I also noted that the telly still wasn’t working by that Sunday, the Hog’s Back transmitter down. I probably did some taping instead. That’s what I tended to do in those days on a rare night in. Tell the kids of today that ….
Strangely enough, I did make it to the Fulham Greyhound three weeks later, this time to see the Dubious Brothers, and on that occasion freak weather conditions hit the south-east again, this time with it taking us more than two hours to get home to Guildford because of the thickest fog I’d ever encountered, the A3 closed by the police for safety reasons and us forced to use the old London Road instead. I remember at one point going three times around a roundabout before I could see enough of my exit to head off towards it. Scary stuff.
Yet on that occasion I got home and told my tale – full of it – only to be verbally slapped down by my Mum, who was quick to let me know that The Great Fog of 1987 (everything was great in those days, eh daddio!) had nothing on the old pea-soupers she was brought up with in the ’30, ’40s and ’50s. And here I am now, 25 years on, letting my own children know they ain’t seen nothing yet compared to what I encountered back in my day.
Not true of course. Freak conditions remain with us, and I was, after all, the bloke who slept through The Great Storm of ’87. Surely not? I hear you say. Well, that’s something to tell my grandchildren one day.
This is where I should add a story of derring-do, rescuing calves trapped by fallen trees, stopping traffic from driving towards ravines and fallen electricity pylons, delivering a baby in the back of a beaten-up Ford Escort Mk II. That kind of thing. But the truth of it was a little more mundane.
That night, I was knackered after another punishing week, and when I woke up in the middle of the night – with the wind howling into my bedroom – my 19-year-old self just about stumbled out of bed, reached up to the top window and slammed it shut, quickly falling back into a deep sleep, only waking up when the alarm went off around seven the next morning.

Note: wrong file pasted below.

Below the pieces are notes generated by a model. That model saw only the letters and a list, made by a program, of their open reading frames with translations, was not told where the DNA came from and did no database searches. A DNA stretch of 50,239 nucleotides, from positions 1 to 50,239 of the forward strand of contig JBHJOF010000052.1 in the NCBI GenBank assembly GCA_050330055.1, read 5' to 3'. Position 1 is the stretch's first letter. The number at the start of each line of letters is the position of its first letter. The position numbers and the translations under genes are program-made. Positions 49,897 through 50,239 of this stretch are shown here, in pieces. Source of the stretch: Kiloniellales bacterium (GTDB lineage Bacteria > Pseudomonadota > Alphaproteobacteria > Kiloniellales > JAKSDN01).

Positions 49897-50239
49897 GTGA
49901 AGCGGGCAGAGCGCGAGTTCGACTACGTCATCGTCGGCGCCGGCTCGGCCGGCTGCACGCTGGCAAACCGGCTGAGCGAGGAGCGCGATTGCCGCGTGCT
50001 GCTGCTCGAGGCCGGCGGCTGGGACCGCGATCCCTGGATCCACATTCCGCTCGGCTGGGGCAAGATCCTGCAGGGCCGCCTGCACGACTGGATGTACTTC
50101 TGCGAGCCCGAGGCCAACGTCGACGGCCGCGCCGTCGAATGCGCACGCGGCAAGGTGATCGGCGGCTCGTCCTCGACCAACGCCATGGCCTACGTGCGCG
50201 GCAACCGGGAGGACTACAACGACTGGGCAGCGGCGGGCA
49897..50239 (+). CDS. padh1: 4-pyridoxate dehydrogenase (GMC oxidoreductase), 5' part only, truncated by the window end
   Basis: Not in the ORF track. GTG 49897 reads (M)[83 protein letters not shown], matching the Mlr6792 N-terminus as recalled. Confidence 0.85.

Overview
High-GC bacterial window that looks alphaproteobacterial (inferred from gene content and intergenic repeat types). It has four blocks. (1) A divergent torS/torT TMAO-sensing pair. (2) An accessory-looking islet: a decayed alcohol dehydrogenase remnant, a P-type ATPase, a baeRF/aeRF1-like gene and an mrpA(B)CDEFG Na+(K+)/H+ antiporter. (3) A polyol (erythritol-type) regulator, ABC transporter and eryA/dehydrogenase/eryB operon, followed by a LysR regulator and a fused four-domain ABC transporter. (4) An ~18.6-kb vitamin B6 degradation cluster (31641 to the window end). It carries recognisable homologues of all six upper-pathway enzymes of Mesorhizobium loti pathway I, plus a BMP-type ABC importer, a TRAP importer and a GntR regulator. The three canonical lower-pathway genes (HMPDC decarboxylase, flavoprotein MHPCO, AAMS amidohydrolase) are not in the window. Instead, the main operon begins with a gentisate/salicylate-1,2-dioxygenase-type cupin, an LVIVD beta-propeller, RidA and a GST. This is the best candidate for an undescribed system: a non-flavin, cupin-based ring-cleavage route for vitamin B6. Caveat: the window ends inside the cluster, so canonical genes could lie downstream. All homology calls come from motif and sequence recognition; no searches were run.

Even then, when I heard my Mum listening to local radio (an oddity in itself, I seem to recall) I wasn’t fully aware of what had gone on. Despite her advice about reporters telling of trees blocking roads and local roads being impassable, I was soon on my way, taking no more precautions other than deciding against taking my trusty racer the three miles to the other side of Guildford. Might be safer in my car, I compromised. Besides, these local journalists do tend to exaggerate (something I’d find out for myself a few years later).
Yet within a mile of the house I was fully aware of what I’d slept through and wondered just how I’d managed that, with the mightiest oaks felled and straddled across roads, saws buzzing as sections were cut up around me, forced to take a fair few diversions in post-apocalyptic scenes before I could even reach work. Needless to say, I was one of the few who showed up that day.
As in all these dramatic weather situations, I was pleased to see the good old Spirit of the Blitz alive and well. This was illustrated nicely by the wideboy postman driver who called on us each morning at work. He was the spitting image of James Beck’s spiv Private Walker in Dad’s Army, not just in looks either, able to deliver whatever you requested within days, however bizarre. In my case it was usually just VHS and C90 cassettes, but for others I dread to recall what they asked for. That morning, he was later than usual, but battled his way through the security doors of our office, coolly sucked on his ciggie then announced, “Anyone wanna hire a chainsaw? Competitive rates assured.”
What a night that was. For those who don’t know the full story, it was billed as the worst storm on these shores in 300 years, four times the size of a hurricane, with winds of up to 110mph recorded. It killed 19 people, including two firemen out on a rescue, and changed the face of Britain forever, not least as Sevenoaks in Kent became for all intents and purposes Oak.